Childbirth is a monumental time in any person’s life.
Not everyone is blessed with the opportunity to bring new life into this world. However, the blessing of a new baby also comes with challenges that most of us haven’t anticipated, prepared for or even been told about. Did anyone ever tell you how messy those first few postpartum days are or what sleep deprivation really feels like?
You go through hormonal changes and feel emotions or things you’ve never felt before. Joy mixed with fear, exhausted and even rage at times. Where did my old life go and will it ever come back?
It’s very important to be honest with yourself, your partner, and your family about how you feel during this precarious state of new birth; birth for you, your baby and other members of your family.
Help Others Help You
You’re going through a new stage in your life and your emotional wellbeing is in a fragile state. Bottling up emotions can be dangerous, especially during this time. So it’s important for you to be honest about how you feel, so your family and friends know what they can do to help you.
When you’re being true to yourself, your loved ones will also be able to help you with the challenges of early motherhood. It’s also therapeutic to talk about how you feel once in a while.
Never be afraid to ask for help. We re not designed to parent alone.
Baby Blues vs Postpartum Depression
It’s not uncommon to feel down or extremely sad within 3-4 days after your baby’s birth. This is considered baby blues and would often last around 10 days. A new mother’s mood easily changes from being happy one minute then sad the next. I remember crying for hours because we had no tomato ketchup in the house!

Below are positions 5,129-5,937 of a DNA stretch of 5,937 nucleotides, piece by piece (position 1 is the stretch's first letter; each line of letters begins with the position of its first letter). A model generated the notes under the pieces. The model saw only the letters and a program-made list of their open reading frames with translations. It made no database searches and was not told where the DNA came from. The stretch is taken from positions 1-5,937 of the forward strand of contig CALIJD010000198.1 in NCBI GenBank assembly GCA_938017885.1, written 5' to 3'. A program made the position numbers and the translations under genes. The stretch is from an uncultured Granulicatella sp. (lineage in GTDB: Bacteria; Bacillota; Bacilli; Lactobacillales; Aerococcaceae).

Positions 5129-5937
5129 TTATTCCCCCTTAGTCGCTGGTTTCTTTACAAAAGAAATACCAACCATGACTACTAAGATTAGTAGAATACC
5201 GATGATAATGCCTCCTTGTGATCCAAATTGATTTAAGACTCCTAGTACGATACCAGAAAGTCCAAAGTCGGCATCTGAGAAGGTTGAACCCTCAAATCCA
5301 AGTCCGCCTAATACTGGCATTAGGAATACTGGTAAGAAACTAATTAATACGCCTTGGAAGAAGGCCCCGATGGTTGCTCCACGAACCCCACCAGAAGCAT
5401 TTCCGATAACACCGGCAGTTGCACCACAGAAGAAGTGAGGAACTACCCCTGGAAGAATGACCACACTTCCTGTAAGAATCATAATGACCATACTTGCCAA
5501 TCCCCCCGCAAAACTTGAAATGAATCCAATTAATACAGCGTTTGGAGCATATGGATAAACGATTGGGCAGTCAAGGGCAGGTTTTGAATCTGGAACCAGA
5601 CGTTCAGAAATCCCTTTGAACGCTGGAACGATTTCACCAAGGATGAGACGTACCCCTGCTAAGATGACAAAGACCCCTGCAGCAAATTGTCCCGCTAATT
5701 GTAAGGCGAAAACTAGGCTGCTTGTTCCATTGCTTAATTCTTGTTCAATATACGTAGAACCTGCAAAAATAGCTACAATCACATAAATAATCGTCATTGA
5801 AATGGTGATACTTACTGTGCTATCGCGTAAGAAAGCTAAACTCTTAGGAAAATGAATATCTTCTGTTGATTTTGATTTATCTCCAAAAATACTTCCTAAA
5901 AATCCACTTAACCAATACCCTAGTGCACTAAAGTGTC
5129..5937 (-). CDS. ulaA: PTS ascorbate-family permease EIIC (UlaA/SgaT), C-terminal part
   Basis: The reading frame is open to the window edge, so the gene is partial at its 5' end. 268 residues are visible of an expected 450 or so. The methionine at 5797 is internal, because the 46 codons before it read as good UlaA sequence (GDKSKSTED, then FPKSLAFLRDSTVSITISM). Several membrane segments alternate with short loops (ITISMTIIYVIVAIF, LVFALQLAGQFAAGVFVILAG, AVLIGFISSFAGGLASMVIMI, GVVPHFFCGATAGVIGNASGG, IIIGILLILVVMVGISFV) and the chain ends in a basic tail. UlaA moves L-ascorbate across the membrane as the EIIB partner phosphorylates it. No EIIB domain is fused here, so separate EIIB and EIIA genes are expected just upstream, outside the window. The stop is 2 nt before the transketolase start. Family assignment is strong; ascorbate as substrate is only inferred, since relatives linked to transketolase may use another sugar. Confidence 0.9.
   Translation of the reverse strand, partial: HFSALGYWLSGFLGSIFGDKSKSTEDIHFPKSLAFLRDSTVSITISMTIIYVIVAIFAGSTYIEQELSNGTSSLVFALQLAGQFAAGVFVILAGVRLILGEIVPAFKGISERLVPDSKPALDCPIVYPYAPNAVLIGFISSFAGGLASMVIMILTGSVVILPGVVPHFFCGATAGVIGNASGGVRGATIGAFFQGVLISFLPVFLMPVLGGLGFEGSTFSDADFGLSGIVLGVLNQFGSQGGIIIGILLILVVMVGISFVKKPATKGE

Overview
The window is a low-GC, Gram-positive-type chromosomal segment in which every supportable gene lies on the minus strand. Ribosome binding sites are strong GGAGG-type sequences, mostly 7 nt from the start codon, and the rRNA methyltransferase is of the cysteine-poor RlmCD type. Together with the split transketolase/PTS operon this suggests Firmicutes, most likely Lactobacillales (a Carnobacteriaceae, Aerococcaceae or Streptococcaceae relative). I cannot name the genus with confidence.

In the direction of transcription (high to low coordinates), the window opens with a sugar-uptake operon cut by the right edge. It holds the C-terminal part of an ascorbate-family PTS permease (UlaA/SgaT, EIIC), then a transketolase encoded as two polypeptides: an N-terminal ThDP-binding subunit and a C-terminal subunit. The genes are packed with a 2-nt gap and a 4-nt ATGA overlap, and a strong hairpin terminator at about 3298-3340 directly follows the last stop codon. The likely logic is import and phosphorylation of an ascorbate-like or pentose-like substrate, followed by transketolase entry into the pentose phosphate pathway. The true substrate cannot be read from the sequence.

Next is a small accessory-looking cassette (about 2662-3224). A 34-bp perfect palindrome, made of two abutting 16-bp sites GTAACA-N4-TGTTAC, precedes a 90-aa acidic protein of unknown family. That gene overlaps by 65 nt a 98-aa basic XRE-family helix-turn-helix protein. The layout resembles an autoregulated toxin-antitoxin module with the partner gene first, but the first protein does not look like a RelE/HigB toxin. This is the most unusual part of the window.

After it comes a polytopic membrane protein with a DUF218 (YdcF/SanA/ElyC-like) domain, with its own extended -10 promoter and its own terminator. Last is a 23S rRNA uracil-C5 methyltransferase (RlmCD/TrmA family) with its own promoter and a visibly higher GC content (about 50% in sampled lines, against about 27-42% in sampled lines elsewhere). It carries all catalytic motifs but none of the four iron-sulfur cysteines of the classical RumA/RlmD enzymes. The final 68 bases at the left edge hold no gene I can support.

It’s completely normal for new mothers to go through this due to hormonal changes as you transition from pregnancy into parenthood. However, it’s entirely different when the symptoms last longer and include symptoms such as:
Feeling down or sad
Crying out of nowhere
Sudden loss of appetite or pleasure from anything
Weight gain or weight loss
Not feeling attached to your baby
Frequent mood swings
Having trouble sleeping, or sleeping too much
These can be symptoms of postpartum depression. Although they may be normal for many new mothers, exhibiting these symptoms for more than 6 months from childbirth can be a sign of postpartum depression.
When you’re going through this stage, a lot of factors affect your well-being and I cannot stress how important it is to be honest if you’re feeling anything off with yourself. Your loved ones are here to help you recover and they can be there for you all throughout the process. Never be afrid to reach out for professional help. Contact your GP or health visit or or an organisation such as PANDAS.
Your Relationship With Your Loved Ones Become Healthier
Keeping things from your loved ones can cause a strain in your relationship with them.
When you withhold things from the people around you and keep whatever you’re going through to yourself— not only are you making them feel untrustworthy, but you’re also bottling up your emotions and they have to come out eventually.
Don’t bottle things up until you explode. Share as it will release that pressure valve. You will not be judged for your feelings if you pick the right people to share with.
To All New Mothers Out There
You don’t have to keep things to yourself. You’re wanted and you are precious. Your feelings are valid – whatever they may be. In order to be able to take care of your child, you’ll have to take care of yourself first.
The first step to taking care of your is being honest with yourself and the people around you about how you are really feeling.